‘Unseasonably strong’ house prices set to hold firm despite recession – report
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House prices are set to hold firm for the rest of the year as they remain “unseasonably strong” in the face of the recession, according to new research.
Zoopla’s latest monthly House Price Index has revealed that annual house price growth has sustained at 2.5% as demand continues to overtake supply despite the coronavirus pandemic.
It revealed that house sales have also sped up dramatically since the outbreak struck, with the time for a sale averaging 27 days in the period since lockdown, compared to 39 days over the same period last year.
The report highlighted particularly strong price growth in Manchester and Nottingham, where annual price growth is more than 4%.
The post-lockdown housing market rebound is showing “little sign of slowing”, with buyer demand since the start of 2020 up 34% against the same period last year, Zoopla said.
Richard Donnell, research and insight director, Zoopla, said: “Housing market conditions remain unseasonably strong despite the UK moving into recession.
“While the economy has contracted sharply and unemployment is rising, consumer spending has rebounded and purchasing manager indices are pointing to a wider rebound in the economy.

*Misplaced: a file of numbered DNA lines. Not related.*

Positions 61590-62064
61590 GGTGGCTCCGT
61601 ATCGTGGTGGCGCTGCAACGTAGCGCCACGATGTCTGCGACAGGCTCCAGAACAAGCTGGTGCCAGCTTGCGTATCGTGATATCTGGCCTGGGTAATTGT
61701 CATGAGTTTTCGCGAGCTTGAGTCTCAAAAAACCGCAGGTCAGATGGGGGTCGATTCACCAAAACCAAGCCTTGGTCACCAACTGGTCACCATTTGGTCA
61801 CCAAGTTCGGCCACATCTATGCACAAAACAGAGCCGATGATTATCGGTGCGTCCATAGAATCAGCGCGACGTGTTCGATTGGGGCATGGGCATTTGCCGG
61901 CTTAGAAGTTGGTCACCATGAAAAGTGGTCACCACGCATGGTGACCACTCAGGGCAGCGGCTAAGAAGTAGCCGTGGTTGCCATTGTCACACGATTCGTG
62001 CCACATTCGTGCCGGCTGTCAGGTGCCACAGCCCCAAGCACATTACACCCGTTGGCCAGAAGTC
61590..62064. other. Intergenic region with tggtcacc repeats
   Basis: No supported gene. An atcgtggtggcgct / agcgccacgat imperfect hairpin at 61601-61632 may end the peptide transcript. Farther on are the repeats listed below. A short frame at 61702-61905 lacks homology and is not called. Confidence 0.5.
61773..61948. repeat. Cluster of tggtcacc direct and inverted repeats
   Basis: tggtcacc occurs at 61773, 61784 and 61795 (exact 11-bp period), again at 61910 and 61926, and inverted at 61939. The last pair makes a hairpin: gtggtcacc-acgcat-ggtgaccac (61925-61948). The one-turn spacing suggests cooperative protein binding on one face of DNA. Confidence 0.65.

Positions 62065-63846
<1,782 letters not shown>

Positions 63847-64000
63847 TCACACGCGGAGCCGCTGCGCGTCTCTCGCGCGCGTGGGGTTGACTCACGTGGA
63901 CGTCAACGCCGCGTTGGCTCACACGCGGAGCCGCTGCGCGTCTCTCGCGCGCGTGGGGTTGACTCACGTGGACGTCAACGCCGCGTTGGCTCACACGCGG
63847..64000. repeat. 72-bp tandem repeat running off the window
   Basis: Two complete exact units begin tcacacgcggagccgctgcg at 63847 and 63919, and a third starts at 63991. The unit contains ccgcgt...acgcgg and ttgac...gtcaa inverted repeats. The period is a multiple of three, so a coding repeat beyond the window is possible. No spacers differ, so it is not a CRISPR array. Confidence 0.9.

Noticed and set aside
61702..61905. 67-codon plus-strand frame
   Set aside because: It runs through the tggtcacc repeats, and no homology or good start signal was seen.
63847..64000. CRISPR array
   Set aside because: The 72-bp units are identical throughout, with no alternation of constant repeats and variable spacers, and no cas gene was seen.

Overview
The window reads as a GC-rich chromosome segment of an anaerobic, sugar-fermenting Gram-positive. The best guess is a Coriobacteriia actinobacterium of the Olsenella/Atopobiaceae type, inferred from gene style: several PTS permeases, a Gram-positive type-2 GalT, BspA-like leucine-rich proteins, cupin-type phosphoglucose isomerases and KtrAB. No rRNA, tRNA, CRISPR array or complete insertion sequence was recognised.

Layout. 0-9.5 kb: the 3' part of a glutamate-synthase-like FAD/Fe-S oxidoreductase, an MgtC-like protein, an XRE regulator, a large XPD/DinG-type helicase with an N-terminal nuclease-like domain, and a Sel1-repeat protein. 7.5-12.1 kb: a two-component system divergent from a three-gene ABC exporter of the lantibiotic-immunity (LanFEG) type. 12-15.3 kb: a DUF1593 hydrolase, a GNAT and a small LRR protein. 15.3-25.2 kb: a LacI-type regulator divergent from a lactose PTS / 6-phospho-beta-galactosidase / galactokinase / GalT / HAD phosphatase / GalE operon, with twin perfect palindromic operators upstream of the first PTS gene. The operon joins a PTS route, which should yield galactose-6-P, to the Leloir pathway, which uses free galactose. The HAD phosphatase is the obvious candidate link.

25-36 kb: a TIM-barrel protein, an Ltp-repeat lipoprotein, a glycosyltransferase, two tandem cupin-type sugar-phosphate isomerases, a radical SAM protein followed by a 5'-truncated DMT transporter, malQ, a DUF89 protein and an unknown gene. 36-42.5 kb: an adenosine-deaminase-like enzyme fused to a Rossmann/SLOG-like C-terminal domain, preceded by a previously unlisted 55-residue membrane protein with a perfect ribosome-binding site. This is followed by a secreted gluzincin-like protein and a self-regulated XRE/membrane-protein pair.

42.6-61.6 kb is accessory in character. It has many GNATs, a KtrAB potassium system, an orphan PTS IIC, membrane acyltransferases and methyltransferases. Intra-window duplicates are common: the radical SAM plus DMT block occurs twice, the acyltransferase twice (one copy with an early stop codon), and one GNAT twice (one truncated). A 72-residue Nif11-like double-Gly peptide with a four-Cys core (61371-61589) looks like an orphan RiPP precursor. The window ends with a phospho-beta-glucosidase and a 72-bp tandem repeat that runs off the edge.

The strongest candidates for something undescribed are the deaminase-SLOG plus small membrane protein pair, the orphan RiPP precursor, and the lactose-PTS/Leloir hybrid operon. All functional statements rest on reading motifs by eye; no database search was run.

“This is positive but the unwinding of the furlough scheme and other Government support is the next challenge that will test the strength of economic recovery.”
He said he expects house prices to end 2020 between 2% and 3% higher than at the start of January.
The report highlighted strong demand for three-bedroom properties, which have been the quickest to be snapped up, with an average selling time of 24 days.
The time it takes to sell four and five bedroom houses has also decreased on the back of increased desire for space following the lockdown.
Iain McKenzie, chief executive officer of The Guild of Property Professionals, said: “The surge of activity in the market is exceptional.
“Since the housing market reopened, our members have been busier than ever with some saying they have never been as busy as they are now.”